Portrait of Annibale Carracci

Annibale Carracci Painting Reproductions Gallery 1 of 2

1560-1609

Italian Baroque Painter

Annibale Carracci (November 3, 1560 - July 15, 1609) was an Italian Baroque painter.

Early career
Annibale Carracci was born in Bologna, and in all likelihood first apprenticed within his family. In 1582, Annibale, his brother Agostino, and his cousin Ludovico Carracci opened a painters' studio, initially called by some the Academy of the Desiderosi (desirous of fame and learning) and subsequently the Incamminati (progressives; literally "of those opening a new way"). While the Carraccis laid emphasis on the typically Florentine linear draftsmanship, as exemplified by Raphael and Andrea del Sarto, their interest in the glimmering colours and mistier edges of objects derived from the Venetian painters, notably the works of Venetian Oil Painter Titian, which Annibale and Agostino studied during their travels around Italy in 1580-81 at the behest of the elder Caracci Lodovico. This eclecticism was to become the defining trait of the artists of the Baroque Emilian or Bolognese School.

In many early Bolognese works by the Carraccis, it is difficult to distinguish the individual contributions made by each. For example, the frescoes on the story of Jason for Palazzo Fava in Bologna (c. 1583-84) are signed Carracci, which suggests that they all contributed. In 1585, Annibale completed an altarpiece of the Baptism of Christ for the church of San Gregorio in Bologna. In 1587, he painted the Assumption for the church of San Rocco in Reggio Emilia.

In 1587-88, Annibale is known to have had travelled to Parma and then Venice, where he joined his brother Agostino. From 1589-92, the three Carraccis completed the frescoes on the Founding of Rome for Palazzo Magnani in Bologna. By 1593, Annibale had completed an altarpiece, Virgin on the throne with St John and St Catherine, in collaboration with Lucio Massari. His Resurrection of Christ also dates from 1593. In 1592, he painted an Assumption for the Bonasoni chapel in San Francesco. During 1593-1594, all three Carraccis were working on frescoes in Palazzo Sampieri in Bologna.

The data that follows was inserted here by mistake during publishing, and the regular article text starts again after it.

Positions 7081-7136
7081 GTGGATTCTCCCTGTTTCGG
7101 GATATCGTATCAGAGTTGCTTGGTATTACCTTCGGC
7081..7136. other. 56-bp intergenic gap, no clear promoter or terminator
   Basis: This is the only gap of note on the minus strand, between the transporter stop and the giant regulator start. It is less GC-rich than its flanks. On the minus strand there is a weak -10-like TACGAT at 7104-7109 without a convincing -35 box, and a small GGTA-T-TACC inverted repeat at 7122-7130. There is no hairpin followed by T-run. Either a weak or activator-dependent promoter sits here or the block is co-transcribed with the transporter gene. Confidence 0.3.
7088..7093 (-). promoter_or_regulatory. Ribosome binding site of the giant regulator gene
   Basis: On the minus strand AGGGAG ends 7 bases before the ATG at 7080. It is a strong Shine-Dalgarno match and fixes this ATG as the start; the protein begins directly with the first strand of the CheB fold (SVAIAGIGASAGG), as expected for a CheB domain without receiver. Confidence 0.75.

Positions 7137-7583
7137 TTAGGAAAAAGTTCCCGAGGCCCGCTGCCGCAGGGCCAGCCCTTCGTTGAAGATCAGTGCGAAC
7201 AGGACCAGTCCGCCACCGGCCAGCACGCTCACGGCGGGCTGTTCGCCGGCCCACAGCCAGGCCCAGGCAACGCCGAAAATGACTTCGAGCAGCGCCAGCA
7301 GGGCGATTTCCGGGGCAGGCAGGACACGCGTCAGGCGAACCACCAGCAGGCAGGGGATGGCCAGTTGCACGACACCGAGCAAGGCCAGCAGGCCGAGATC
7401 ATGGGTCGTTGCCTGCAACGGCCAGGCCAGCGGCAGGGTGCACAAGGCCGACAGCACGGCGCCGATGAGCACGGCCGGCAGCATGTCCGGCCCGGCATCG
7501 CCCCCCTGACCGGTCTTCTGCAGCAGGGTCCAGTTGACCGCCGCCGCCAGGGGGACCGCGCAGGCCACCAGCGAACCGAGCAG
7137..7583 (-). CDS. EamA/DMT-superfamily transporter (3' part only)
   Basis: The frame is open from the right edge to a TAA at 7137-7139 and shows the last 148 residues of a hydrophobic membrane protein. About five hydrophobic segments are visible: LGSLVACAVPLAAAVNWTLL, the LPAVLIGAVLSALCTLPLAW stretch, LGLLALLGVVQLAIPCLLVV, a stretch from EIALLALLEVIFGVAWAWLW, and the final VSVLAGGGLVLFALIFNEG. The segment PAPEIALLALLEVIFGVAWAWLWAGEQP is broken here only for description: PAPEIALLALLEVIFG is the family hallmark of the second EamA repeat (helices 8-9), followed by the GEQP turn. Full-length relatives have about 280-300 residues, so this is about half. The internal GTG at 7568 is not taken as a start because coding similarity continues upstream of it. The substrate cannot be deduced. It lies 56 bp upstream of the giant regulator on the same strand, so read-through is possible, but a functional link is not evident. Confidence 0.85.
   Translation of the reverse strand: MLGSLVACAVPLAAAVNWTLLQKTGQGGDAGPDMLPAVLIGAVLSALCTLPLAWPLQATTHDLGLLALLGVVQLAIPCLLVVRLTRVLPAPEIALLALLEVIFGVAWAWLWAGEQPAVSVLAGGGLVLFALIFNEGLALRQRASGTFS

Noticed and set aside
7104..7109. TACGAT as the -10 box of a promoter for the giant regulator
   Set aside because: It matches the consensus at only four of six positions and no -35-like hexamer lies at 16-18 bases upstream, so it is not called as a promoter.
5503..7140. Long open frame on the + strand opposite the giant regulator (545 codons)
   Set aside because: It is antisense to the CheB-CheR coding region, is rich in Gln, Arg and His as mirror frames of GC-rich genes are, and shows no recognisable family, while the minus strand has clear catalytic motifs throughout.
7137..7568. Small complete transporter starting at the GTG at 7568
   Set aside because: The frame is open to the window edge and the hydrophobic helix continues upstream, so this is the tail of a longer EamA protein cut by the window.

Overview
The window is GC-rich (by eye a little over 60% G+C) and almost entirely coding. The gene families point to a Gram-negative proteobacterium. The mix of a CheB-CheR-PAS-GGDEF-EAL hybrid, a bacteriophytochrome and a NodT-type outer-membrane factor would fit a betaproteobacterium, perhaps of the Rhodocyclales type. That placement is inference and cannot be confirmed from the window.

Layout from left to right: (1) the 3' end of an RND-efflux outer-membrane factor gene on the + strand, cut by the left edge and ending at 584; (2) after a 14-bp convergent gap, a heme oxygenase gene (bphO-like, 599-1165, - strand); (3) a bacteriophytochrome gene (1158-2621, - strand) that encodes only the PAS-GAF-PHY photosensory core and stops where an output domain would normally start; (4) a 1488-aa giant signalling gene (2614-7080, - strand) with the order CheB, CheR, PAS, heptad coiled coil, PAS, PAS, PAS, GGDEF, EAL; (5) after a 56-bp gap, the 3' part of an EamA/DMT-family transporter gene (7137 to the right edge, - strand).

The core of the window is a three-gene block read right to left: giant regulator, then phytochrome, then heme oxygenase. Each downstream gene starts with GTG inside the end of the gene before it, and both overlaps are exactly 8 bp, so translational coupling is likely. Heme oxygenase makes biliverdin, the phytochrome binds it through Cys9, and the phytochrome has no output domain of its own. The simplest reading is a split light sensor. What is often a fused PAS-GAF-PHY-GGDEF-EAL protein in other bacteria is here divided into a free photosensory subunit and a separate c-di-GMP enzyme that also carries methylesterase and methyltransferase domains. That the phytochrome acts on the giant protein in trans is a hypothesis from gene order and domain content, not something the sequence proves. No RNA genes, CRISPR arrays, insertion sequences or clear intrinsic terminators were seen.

Frescoes in Palazzo Farnese
Based on the prolific and masterful frescoes by the Carracci in Bologna, Annibale was recommended by the Duke of Parma, Ranuccio I Farnese, to his brother, the Cardinal Odoardo Farnese, who wished to decorate the piano nobile of the cavernous Roman Palazzo Farnese. In November-December of 1595, Annibale and Agostino traveled to Rome to begin decorating the Camerino with stories of Hercules, appropriate since the room housed the famous Greco-Roman antique sculpture of the hypermuscular Farnese Hercules.

Annibale meanwhile developed hundreds of preparatory sketches for the major product, wherein he led a team painting frescoes on the ceiling of the grand salon with the secular quadri riportati of The Loves of the Gods, or as the biographer Giovanni Bellori described it, Human Love governed by Celestial Love. Although the ceiling is riotously rich in illusionistic elements, the narratives are framed in the restrained classicism of High Renaissance decoration, drawing inspiration from, yet more immediate and intimate, than Michelangelo's Sistine Ceiling as well as Raphael's Vatican Logge and Villa Farnesina frescoes. His work would later inspire the untrammelled stream of Baroque illusionism and energy that would emerge in the grand frescoes of Cortona, Lanfranco, and in later decades Andrea Pozzo and Gaulli.

Throughout 17th and 18th centuries, the Farnese Ceiling was considered the unrivaled masterpiece of fresco painting for its age. They were not only seen as a pattern book of heroic figure design, but also as a model of technical procedure; Annibale’s hundreds of preparatory drawings for the ceiling became a fundamental step in composing any ambitious history painting.